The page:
Utilities and a host of energy companies are increasingly interacting with new technologies such as Artificial Intelligence (AI), blockchain and robotics. In our latest #indigoinsights infographic below we explore AI in the energy sector including emerging applications, key solution providers and how AI fits into the broader trend of new energy technologies.
How the Power Grid is Becoming the Information Grid
In combination with other technologies, AI has the potential to deliver the active management that will be required for the grid of the future. Powerful intelligence will be able to balance grids, manage demand, negotiate actions, enable self-healing and facilitate a host of new products and services. Indeed, AI, will not just lend itself to the energy transition, it will also enable more efficient and effective utility operations by helping to analyze unstructured data which typically makes up to 80 percent of data in an organization.
Over the next decade advancements in AI, distributed ledgers and robotics will impact a variety of sectors. For utilities, these trends combined with the dramatic changes in the energy transition such as distributed energy resources, increased proliferation of sensors on infrastructure and behind the meter devices and demand management advances will unleash a variety of transformative use cases in the sector. For example, devices which auto-detect demand levels on the grid and reduce power could be powered by AI and recorded by blockchain (for more information on blockchain in the sector, see our dedicated resource center). To that end, we are currently in the midst of what has been termed the Fourth Industrial Revolution (4IR), and a central part of this revolution will be energy and all of its components.
For utilities there are some words of caution with AI however, just as with blockchain, many vendors rush to be trend compliant and in their external materials often suggest that they have true AI and distributed ledger technologies part of their solutions. This may not always be the case, and as with all complex deployments of new technologies, use cases with achievable value propositions should be first considered as well as those systems that satisfy the need currently. That said, in terms of applications, and expanding on the infographic, the three largest segments of use case activity currently include:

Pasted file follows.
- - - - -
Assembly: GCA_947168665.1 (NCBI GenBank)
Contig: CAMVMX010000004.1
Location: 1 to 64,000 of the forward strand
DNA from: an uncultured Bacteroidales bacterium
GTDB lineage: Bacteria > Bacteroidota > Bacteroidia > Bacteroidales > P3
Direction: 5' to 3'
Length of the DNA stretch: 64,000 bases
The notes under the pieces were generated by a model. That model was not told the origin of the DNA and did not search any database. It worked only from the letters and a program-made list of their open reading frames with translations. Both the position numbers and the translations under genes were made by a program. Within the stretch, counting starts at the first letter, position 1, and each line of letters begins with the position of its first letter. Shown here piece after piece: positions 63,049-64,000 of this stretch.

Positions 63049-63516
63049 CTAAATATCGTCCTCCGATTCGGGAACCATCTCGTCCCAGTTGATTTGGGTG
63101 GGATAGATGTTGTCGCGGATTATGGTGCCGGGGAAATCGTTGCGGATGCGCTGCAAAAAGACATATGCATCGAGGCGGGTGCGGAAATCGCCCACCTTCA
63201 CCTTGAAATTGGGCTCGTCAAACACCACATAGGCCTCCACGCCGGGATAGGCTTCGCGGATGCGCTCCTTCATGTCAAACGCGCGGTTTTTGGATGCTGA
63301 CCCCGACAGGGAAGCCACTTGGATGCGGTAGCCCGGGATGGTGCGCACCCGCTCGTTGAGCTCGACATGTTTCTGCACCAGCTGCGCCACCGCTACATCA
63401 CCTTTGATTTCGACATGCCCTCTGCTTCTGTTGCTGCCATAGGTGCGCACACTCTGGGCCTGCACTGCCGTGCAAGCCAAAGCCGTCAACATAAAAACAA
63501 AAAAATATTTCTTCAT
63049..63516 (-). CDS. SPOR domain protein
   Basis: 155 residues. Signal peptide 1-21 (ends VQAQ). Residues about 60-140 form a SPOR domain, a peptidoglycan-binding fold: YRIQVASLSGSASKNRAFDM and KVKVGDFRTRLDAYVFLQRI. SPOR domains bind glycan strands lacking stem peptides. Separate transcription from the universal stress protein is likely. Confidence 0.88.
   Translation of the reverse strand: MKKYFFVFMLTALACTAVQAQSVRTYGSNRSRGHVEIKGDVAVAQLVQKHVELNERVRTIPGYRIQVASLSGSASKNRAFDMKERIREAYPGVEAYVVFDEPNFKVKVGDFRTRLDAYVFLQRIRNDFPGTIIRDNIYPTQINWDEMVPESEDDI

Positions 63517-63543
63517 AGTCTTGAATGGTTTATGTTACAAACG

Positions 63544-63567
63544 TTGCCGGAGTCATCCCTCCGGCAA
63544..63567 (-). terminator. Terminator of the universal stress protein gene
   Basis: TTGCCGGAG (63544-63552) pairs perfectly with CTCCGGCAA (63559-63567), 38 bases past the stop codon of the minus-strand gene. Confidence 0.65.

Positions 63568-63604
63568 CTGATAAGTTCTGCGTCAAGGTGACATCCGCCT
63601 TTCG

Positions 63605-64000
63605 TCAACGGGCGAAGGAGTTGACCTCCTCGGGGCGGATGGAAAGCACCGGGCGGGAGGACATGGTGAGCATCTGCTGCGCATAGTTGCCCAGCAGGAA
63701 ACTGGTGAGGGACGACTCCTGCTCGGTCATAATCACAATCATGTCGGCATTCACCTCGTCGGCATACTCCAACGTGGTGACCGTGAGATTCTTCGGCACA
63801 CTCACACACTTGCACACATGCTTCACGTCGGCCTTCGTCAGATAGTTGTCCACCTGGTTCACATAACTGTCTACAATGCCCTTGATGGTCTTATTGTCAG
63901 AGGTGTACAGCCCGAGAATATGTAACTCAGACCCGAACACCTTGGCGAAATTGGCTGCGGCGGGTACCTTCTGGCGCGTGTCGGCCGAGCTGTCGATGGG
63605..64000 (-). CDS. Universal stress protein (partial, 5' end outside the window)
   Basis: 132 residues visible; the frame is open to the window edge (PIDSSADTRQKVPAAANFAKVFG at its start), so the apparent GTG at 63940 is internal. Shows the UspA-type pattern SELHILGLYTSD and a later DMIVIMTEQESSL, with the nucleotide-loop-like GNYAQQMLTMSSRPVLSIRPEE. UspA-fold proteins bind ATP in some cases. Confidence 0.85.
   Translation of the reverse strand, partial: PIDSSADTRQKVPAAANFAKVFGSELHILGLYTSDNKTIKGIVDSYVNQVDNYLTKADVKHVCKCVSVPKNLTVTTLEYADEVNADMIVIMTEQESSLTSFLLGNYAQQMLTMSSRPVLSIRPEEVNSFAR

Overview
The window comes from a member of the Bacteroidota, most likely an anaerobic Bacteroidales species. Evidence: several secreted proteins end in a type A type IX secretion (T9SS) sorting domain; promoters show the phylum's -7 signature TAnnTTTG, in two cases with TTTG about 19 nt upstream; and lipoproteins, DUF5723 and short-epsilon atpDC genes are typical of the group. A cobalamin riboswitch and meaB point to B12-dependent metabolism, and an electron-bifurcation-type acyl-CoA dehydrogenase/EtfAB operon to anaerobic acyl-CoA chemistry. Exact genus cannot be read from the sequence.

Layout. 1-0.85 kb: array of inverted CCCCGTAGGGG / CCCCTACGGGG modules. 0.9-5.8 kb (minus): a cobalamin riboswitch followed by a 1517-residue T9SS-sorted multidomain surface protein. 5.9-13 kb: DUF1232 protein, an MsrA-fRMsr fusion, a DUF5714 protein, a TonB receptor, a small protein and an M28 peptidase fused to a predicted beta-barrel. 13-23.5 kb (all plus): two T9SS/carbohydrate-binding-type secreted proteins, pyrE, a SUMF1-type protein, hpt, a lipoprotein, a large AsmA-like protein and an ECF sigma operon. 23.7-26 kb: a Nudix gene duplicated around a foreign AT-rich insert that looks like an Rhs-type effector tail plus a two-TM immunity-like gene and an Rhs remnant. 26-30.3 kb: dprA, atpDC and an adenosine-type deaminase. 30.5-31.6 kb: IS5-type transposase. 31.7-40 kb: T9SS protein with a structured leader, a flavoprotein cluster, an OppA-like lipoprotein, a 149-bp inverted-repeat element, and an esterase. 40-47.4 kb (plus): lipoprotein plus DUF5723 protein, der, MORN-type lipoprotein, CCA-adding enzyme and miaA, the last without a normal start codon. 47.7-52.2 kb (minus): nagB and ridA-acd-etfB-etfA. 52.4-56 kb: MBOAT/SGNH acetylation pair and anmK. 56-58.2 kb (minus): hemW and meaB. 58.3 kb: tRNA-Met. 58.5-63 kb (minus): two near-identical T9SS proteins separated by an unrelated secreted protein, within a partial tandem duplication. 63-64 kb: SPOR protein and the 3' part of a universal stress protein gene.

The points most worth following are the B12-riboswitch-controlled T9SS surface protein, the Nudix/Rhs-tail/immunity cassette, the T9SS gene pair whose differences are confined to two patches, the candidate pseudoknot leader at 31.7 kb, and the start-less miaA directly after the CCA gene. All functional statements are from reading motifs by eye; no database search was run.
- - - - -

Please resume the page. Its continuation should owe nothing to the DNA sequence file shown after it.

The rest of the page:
- Renewable management, where use cases run the gamut of renewable forecasting, equipment maintenance, wind and solar efficiency and storage analysis. For example, in Germany a machine-learning program, named EWeLiNE, could work as an early-warning system for grid-operators to assist them in calculating renewable-energy output over the next 48 hours using AI and in Japan, GE is using AI to enhance wind turbine efficiency and is raising power output by around 5% and lowering maintenance costs by 20 percent.
- Demand management is also seeing an explosion of AI activity with use cases covering areas such as demand response, building energy management systems, overall energy efficiency and DR game theory. For example, using their AI focused company DeepMind, Google was able to reduce its total data center power consumption by 15 percent which will translate to hundreds of millions of dollars over the next several years. Google also suggest that they have already saved 40 percent alone on power consumed for cooling purposes by using AI.
- Infrastructure management and managing the performance of the grid is also getting AI attention. In this area use cases include digital asset management, equipment operation and maintenance and generation management. For example, in a test by Siemens who are deploying the technology in Asia, after AI took over control of a gas turbine combustion unit, nitrogen oxide levels dropped by 20 percent. We are also seeing Siemens leverage their industrial cloud platform, MindSphere, with IBM Watson to deliver predictive analytics, prescriptive analytics and cognitive analytics.
AI, blockchain and robotics are part of Indigo’s, emerging technology offering for utilities, for more, see our practice areas.
By David Groarke, Managing Director, Indigo Advisory Group